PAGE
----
All of skybrian's Comments + Replies

Rising rents and appropriate responses

I don't have citations for you, but it seems relevant that income far in the future gets discounted quite a bit compared to current income, which would imply that short-term incentives are more important than long-term incentives.

(A better argument would need to be made with realistic numbers.)

Rising rents and appropriate responses

Building new hubs doesn't need to be literally building something new.  A lot could be done just by load-balancing with cities that have lower rents and could use the jobs. Suppose that places where growth is a problem cooperated more with places that want more growth?

Place-Based Programming - Part 1 - Places

This method of caching assumes that an expression always evaluates to the same value. This is sometimes true in functional programming, but only if you're careful. For example, suppose the expression is a function call, and you change the function's definition and restart your program. When that happens, you need to delete the out-of-date entries from the cache or your program will read an out-of-date answer.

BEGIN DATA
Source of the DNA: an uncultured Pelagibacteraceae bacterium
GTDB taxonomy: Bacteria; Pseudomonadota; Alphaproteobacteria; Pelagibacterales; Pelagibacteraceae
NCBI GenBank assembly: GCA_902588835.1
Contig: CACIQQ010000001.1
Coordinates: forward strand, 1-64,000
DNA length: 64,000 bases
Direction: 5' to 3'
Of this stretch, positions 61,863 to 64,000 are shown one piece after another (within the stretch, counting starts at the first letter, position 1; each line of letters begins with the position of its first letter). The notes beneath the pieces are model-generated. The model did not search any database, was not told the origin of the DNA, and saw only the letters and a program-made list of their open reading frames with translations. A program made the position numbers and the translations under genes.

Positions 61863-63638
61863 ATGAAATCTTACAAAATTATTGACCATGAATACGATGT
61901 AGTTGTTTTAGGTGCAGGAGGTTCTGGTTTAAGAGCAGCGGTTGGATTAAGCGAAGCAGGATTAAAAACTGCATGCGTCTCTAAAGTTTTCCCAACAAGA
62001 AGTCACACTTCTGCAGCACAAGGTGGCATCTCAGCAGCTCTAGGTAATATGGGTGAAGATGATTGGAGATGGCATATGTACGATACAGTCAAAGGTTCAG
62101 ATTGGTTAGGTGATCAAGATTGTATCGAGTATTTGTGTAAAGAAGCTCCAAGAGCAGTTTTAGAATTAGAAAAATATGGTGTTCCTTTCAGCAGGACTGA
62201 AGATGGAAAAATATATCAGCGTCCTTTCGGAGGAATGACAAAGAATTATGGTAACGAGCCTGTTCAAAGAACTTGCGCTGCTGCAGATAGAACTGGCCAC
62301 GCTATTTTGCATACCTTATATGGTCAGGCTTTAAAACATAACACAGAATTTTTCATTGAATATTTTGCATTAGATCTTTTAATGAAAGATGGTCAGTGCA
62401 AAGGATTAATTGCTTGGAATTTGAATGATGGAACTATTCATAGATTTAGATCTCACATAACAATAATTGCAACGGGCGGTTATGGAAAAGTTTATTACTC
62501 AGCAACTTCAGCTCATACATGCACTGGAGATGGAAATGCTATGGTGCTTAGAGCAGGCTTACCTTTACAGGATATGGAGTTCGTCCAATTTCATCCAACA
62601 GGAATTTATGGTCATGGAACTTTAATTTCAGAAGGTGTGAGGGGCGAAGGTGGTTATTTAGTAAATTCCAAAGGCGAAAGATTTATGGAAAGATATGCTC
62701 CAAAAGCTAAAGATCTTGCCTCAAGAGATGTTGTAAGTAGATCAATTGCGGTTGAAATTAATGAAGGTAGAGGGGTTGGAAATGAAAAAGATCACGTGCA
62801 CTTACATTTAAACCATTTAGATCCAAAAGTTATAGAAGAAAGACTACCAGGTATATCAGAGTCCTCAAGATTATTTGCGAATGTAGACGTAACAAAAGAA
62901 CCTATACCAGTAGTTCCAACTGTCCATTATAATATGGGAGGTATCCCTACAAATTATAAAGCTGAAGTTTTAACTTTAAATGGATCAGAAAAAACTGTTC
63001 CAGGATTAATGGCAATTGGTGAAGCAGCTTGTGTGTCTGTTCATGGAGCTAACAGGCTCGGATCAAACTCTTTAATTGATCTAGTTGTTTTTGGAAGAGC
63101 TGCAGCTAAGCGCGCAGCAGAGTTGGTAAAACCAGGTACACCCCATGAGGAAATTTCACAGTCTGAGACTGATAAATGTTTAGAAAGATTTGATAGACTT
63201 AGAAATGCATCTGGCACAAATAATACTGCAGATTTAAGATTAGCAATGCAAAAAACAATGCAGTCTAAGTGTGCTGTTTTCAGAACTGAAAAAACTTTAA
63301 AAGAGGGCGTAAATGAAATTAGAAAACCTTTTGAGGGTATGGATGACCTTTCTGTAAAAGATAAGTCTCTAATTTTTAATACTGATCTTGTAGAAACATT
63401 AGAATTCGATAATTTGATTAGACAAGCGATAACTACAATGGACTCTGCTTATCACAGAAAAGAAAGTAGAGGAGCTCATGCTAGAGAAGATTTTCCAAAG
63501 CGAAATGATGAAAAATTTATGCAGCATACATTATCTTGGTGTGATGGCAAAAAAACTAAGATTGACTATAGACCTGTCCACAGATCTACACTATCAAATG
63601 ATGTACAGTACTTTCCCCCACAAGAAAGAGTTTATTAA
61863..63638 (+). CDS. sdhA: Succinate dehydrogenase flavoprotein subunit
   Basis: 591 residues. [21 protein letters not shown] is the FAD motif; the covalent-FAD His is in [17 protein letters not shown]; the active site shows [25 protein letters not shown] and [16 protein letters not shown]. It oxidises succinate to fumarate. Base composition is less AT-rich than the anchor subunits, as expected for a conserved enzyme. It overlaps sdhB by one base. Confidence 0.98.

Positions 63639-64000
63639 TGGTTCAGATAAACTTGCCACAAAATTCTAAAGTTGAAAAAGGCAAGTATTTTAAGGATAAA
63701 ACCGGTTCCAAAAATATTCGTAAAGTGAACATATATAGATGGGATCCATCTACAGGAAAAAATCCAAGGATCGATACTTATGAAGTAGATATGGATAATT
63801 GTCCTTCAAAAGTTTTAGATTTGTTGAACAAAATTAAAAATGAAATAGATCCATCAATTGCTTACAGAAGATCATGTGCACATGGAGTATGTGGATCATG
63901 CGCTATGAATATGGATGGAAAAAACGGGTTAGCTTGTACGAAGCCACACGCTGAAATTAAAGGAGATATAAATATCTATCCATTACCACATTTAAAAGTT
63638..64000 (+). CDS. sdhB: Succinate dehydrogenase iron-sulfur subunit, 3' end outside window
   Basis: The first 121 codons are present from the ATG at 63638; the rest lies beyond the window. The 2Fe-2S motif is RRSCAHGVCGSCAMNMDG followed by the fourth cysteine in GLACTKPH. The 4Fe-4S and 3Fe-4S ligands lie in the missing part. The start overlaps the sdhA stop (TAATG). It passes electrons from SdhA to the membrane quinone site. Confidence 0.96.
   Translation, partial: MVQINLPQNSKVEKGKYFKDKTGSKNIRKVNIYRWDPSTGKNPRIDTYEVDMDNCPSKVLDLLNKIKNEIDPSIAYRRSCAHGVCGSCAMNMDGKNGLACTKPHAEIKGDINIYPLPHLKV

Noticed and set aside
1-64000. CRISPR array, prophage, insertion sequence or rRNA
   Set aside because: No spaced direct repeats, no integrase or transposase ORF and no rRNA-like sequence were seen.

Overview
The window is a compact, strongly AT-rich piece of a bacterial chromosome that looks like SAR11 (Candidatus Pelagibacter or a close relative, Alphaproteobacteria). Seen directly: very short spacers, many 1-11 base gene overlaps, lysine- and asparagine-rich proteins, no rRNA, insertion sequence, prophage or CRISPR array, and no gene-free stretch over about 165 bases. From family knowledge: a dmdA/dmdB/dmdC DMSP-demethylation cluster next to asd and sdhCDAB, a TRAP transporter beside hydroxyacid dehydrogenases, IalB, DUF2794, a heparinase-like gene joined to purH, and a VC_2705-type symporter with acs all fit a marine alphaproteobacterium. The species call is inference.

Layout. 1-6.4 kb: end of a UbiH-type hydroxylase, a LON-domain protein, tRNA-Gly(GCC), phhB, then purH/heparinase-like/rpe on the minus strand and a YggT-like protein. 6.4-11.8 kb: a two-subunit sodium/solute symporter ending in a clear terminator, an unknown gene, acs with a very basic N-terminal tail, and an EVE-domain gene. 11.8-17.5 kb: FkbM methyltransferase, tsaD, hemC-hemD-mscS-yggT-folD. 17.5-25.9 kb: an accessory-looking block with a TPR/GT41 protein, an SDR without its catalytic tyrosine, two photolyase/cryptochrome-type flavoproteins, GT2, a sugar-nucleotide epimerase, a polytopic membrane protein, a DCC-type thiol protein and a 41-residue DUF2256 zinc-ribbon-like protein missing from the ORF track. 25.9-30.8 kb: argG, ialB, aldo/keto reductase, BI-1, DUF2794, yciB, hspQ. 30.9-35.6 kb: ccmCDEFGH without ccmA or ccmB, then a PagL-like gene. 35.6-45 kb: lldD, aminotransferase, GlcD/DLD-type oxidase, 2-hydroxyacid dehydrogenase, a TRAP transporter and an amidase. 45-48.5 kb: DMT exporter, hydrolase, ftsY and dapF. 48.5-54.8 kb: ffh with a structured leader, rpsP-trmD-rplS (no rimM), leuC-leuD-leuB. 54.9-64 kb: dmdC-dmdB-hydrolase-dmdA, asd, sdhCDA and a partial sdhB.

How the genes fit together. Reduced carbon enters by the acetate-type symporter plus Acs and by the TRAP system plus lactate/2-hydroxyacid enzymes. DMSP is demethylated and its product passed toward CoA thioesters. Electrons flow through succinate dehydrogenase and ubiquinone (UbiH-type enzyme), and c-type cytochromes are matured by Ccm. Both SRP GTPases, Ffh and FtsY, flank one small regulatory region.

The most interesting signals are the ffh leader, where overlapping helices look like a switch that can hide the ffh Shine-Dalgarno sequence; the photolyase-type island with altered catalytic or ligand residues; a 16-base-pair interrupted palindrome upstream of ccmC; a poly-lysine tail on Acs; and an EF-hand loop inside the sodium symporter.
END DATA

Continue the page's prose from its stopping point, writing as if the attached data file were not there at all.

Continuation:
Also, since you're using the text of an expression for the cache key, you should only use expressions that don't refer to any local variables. For exa... (read more)

5lsusr4moNote to readers: skybrian's parent comment was written when this post was titled "Place-Based Programming", before I changed the title to "Place-Based Programming - Part 1". -------------------------------------------------------------------------------- Your are correct that the code here in Part 1 breaks when you use variables with nonlocal scope. I begin to solve this problem in Part 2 [https://www.lesswrong.com/posts/YcJGevhGB9zY96kk8/place-based-programming-part-2] . Yes. I often think about this project as "writing a compiler". Some of the techniques I use come from Makefiles.